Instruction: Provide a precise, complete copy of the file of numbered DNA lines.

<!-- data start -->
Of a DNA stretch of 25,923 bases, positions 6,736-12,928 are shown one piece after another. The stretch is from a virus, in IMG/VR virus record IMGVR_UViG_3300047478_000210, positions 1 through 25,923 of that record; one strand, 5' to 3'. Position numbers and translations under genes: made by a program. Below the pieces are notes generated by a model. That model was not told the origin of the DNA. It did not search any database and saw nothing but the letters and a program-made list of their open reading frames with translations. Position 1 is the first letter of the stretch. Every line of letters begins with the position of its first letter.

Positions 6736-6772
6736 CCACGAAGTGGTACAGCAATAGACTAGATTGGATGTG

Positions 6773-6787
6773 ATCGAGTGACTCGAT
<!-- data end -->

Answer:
Of a DNA stretch of 25,923 bases, positions 6,736-12,928 are shown one piece after another. The stretch is from a virus, in IMG/VR virus record IMGVR_UViG_3300047478_000210, positions 1 through 25,923 of that record; one strand, 5' to 3'. Position numbers and translations under genes: made by a program. Below the pieces are notes generated by a model. That model was not told the origin of the DNA. It did not search any database and saw nothing but the letters and a program-made list of their open reading frames with translations. Position 1 is the first letter of the stretch. Every line of letters begins with the position of its first letter.

Positions 6736-6772
6736 CCACGAAGTGGTACAGCAATAGACTAGATTGGATGTG

Positions 6773-6787
6773 ATCGAGTGACTCGAT